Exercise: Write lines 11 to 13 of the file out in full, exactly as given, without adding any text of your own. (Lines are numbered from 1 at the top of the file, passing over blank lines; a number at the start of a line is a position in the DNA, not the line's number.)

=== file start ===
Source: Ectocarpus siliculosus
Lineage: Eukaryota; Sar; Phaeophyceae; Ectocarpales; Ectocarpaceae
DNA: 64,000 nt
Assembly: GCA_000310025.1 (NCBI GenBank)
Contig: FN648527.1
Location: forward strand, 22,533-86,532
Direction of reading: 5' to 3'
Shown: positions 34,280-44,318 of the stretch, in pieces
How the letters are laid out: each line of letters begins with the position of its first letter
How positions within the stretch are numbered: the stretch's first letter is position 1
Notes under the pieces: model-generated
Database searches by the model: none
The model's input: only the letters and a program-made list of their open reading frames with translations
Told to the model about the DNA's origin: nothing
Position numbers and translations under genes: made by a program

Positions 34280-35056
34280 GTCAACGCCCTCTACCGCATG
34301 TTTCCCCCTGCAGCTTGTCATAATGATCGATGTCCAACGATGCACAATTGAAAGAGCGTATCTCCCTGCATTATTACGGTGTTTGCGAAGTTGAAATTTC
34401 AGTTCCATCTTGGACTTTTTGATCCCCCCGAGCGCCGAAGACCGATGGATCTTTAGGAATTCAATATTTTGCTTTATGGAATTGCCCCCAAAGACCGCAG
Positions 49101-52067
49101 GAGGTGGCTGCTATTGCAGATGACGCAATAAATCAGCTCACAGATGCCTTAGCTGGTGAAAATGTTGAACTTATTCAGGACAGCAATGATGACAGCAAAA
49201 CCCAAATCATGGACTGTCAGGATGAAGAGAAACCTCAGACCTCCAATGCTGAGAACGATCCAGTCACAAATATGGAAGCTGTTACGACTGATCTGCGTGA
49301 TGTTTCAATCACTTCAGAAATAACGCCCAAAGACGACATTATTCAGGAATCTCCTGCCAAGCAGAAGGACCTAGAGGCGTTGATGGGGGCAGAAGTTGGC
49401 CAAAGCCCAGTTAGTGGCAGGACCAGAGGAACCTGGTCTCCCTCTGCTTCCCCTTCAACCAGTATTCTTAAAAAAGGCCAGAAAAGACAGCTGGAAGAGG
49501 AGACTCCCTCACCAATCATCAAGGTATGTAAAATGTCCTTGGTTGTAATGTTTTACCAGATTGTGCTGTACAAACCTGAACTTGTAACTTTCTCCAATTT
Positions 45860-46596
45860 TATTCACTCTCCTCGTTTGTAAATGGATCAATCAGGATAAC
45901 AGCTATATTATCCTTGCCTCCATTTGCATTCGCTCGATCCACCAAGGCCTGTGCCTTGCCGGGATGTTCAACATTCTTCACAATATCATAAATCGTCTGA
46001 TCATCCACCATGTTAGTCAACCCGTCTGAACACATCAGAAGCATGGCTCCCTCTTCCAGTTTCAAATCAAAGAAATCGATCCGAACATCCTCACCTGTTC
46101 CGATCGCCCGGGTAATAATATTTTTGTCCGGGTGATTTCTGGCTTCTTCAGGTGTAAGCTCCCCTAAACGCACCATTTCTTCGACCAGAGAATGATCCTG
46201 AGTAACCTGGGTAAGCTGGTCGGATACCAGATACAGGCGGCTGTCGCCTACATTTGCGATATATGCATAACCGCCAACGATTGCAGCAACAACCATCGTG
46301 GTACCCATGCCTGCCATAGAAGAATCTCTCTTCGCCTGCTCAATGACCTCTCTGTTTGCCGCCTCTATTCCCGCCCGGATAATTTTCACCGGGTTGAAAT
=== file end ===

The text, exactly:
Notes under the pieces: model-generated
Database searches by the model: none
The model's input: only the letters and a program-made list of their open reading frames with translations